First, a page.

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Playing to Code: 8 Awesome Toys That Teach Kids to Code

STEM learning has never been this much fun

Learning to code is quickly becoming of the new “musts” for a child’s education. “Reading, ‘Riting and ‘Rithmetic” is quickly being upstaged by the new kid in town. Walking the show floor at the NY Toy Fair this week gave us a good sense of the imaginative and varied ways to learn about coding while you play.

Cubetto

cubetto
Cubetto

Following on the success of Fisher Price’s Code-A-Pillar,  Primo’s Cubetto does a mashup of a wooden puzzle and simple coding instructions. The $225 (yikes) set is built for ages 3-6 year olds and is completely wordless. Without any real instructions, toddlers can start to experiment with different blocks and combinations, learning through trial and error. Imagine your toddler learning about recursion loops, randomization and negation through simple tiles.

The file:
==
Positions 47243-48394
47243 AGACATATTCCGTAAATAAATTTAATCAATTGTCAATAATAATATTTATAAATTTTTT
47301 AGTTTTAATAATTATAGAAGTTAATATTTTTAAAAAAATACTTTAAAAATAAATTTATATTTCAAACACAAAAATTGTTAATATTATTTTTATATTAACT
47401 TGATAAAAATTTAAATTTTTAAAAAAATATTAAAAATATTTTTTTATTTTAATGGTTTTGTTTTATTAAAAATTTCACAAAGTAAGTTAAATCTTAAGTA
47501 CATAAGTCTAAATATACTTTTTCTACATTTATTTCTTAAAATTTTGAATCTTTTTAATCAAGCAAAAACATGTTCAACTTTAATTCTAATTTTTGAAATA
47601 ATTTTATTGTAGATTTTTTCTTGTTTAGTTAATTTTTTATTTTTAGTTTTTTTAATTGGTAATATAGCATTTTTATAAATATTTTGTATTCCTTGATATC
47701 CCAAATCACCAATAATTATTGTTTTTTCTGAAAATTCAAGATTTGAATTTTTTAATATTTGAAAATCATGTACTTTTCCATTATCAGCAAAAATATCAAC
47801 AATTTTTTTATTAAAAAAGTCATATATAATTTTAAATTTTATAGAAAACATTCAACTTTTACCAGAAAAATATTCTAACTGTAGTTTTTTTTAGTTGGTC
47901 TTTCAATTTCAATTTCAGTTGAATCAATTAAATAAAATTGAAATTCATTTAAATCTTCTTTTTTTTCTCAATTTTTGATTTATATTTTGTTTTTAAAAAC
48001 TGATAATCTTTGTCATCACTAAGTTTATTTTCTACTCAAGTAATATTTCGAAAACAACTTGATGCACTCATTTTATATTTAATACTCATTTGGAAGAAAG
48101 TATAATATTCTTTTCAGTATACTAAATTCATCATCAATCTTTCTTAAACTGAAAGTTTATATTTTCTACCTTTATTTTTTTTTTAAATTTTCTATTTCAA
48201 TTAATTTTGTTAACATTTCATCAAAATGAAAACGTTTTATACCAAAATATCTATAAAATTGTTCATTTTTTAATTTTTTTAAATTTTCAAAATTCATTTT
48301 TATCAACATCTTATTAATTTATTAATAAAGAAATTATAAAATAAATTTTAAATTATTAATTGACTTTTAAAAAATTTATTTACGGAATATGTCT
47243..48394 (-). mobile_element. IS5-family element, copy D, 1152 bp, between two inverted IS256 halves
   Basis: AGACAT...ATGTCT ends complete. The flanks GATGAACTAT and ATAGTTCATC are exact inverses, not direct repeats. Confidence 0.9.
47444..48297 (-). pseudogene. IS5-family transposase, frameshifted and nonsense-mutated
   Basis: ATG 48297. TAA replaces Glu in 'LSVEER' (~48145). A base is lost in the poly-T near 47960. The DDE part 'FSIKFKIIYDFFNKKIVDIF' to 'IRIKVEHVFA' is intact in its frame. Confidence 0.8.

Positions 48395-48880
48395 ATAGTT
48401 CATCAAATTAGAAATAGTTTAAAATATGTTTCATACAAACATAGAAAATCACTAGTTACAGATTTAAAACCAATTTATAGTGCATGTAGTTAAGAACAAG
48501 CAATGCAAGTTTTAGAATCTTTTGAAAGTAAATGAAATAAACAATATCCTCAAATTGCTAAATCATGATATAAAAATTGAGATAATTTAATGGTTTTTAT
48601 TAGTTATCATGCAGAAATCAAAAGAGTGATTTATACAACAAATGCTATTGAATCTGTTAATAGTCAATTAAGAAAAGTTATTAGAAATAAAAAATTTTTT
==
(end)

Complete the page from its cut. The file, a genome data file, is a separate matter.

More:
Proto Max

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Proto Max

From the looks of it everyone loves to program and dog’s go together. Programmable robot dogs from SONY and WowWee were on to something. The newest programmable hound comes from Hasbro. Proto Max is an electronic pet you build yourself, then you can control its movements and vocals using an app that teaches coding routines.

M.A.X.

The name “Max” seems pretty popular too. SpinMaster’s $149 M.A.X. is the latest upgrade to the company’s Meccano line. Simpler to piece together (about an hour) than the original Meccano, M.A.X can be programmed in a number of ways including through an RC controller and AI learning  to do everything from guarding your kid’s bedroom door to singing songs and telling jokes.

Turbo Dave

WowWee’s latest entry  went the licensing route. Following on the heels of Elmoji, an Elmo- inspired robot that uses emojis to code, there’s Turbo Dave, an incarnation of the ever-popular Minions. It’ll roll back and forth, spin in response to hand gestures and has a coding platform kids can use to do all sorts of feats. ($80)

Dance and Code Belle

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Girls aren’t being ignored, either. Hasbro’s Dance and Code Belle uses the classic Beauty and Beast heroine to inspire kids to get technical. They learn coding patterns as they instruct her to perform different dances using an app.

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